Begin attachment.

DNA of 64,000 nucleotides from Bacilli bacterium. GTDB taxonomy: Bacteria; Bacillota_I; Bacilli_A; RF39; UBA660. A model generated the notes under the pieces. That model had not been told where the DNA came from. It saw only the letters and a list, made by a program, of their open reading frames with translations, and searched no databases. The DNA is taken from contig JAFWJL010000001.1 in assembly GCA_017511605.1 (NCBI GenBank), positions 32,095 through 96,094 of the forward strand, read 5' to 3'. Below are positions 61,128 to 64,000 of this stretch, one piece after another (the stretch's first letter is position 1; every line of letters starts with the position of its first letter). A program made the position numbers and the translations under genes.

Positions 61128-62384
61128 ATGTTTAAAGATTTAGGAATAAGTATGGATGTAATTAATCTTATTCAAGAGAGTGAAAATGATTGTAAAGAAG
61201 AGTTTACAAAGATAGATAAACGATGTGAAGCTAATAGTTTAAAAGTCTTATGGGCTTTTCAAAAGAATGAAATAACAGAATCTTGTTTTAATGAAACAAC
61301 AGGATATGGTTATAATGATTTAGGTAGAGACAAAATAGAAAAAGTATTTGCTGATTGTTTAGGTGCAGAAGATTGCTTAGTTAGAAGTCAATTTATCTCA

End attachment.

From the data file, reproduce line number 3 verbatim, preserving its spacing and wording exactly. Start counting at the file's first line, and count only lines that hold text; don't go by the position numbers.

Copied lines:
61128 ATGTTTAAAGATTTAGGAATAAGTATGGATGTAATTAATCTTATTCAAGAGAGTGAAAATGATTGTAAAGAAG